A new update from analyst firm Wiki-Solar has concluded that by the end of February utility-scale solar farms will have reached 12.2 GW of capacity across 488 installations across the world, a figure almost double that of 12 months ago.
Top countries for utility-scale (10MW+) solar generation capacity, showing their capacity at the beginning of March 2013.
The report found that 6 GW of new utility-scale capacity has been connected worldwide in the last 12 months, with China alone installing nearly 2 GW since last February, pipping Germany as the country for solar power plants.
“The rate of growth is breath-taking”, says industry expert Philip Wolfe. “These figures get out-of-date before they are even published. In the last quarter alone, over 70 utility-scale solar projects totalling 1.5GW were registered under the Clean Development Mechanism.”
The report defined ‘utility-scale’ as any solar farm over the 10 MW barrier, gathering its data from Wiki-Solar’s database of solar projects published on its website and shown on an interactive global map.
The news comes at the same time that First Solar announced that their Antelope Valley Solar Ranch One has achieved a peak generating capacity of 100 megawatts (MW) connected to the electrical grid.
“We expect the USA to overtake Germany this year, too,” said Wolfe. “It has an impressive pipeline of large projects under construction and should go to the top of the table, if these are delivered on time.”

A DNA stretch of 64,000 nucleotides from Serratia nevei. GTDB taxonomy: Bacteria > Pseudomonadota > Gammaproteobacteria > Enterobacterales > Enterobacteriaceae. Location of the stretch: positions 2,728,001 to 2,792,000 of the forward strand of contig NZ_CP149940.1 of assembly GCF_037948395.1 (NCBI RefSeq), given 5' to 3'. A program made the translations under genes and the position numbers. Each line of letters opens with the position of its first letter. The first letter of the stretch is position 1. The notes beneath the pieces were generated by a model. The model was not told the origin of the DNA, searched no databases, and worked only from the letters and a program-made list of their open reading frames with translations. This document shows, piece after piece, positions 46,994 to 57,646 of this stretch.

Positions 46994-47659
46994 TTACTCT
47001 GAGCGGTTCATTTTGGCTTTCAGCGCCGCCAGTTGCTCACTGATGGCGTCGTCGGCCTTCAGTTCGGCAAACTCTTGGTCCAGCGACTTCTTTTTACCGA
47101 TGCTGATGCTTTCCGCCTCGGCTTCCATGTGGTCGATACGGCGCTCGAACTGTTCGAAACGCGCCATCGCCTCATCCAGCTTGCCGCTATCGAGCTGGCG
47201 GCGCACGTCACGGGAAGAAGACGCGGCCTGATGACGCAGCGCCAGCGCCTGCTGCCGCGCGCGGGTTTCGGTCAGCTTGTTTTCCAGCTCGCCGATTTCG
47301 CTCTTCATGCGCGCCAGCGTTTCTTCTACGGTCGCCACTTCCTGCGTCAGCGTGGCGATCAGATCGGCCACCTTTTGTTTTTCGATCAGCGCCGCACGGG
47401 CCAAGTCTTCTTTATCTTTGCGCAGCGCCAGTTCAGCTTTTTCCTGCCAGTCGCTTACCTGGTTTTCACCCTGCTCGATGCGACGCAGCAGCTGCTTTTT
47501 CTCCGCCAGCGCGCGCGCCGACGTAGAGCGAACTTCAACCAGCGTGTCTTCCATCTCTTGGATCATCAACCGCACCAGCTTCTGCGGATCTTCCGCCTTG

The current line-up has United States in at third, following China and Germany. Filling out the top five are Spain with 64 sites and India, with 44, double the next best contender at number six.
Germany has been at the head of lists like this for several years now, and we reported just a few days ago that Germany was at the head of new wind energy installations for 2012. But with China’s ability to flood the market with industrial products at the drop of a hat, coupled with an ever increasing population and need for electricity generation, it won’t be long before we see China at the top of all of these lists.
This article was originally posted on Cleantechnica. Re-posted with permission.